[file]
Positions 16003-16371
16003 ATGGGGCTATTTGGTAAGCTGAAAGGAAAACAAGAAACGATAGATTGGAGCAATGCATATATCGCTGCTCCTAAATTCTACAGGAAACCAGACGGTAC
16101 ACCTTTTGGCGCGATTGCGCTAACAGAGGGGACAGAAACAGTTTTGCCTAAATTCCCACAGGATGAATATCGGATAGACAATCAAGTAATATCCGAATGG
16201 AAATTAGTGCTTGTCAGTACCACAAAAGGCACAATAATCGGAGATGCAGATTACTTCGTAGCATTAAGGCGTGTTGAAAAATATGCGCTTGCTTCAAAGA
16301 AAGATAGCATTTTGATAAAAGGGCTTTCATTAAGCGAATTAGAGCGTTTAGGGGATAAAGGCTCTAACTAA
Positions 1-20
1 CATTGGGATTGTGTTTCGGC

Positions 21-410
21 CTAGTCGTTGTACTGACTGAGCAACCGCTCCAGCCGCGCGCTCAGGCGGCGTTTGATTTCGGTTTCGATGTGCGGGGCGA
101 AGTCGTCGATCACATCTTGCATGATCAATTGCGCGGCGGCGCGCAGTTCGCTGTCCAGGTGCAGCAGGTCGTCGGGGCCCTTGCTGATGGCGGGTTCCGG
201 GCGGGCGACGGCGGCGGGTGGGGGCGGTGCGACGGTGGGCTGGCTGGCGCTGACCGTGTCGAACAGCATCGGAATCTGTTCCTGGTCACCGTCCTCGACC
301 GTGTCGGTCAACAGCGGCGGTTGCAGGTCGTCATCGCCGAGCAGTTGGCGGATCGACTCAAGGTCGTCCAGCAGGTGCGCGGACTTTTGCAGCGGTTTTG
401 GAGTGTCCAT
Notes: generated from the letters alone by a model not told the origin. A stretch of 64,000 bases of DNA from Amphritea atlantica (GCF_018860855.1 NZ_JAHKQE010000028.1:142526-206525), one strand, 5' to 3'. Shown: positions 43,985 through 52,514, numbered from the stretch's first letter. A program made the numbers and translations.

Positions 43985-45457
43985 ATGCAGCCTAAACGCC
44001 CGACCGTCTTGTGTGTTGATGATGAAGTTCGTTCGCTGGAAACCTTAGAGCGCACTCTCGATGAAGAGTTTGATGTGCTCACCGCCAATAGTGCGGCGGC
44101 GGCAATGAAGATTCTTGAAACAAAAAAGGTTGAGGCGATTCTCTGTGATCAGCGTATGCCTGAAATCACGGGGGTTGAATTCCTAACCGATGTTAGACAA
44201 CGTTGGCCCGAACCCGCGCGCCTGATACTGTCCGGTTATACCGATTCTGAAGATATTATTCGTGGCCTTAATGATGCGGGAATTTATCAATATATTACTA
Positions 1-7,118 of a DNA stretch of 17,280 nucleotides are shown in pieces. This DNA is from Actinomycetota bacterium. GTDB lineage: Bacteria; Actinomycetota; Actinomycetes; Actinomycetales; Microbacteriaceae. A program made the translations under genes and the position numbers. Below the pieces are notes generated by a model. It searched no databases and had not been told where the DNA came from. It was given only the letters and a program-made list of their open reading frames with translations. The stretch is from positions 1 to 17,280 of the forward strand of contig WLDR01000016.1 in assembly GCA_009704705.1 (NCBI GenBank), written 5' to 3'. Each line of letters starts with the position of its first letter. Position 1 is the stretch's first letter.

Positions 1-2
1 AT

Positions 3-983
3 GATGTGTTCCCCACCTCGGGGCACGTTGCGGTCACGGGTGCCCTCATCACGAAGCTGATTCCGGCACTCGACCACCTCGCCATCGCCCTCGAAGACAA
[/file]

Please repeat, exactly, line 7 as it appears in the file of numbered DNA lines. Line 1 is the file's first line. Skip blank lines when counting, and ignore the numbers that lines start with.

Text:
1 CATTGGGATTGTGTTTCGGC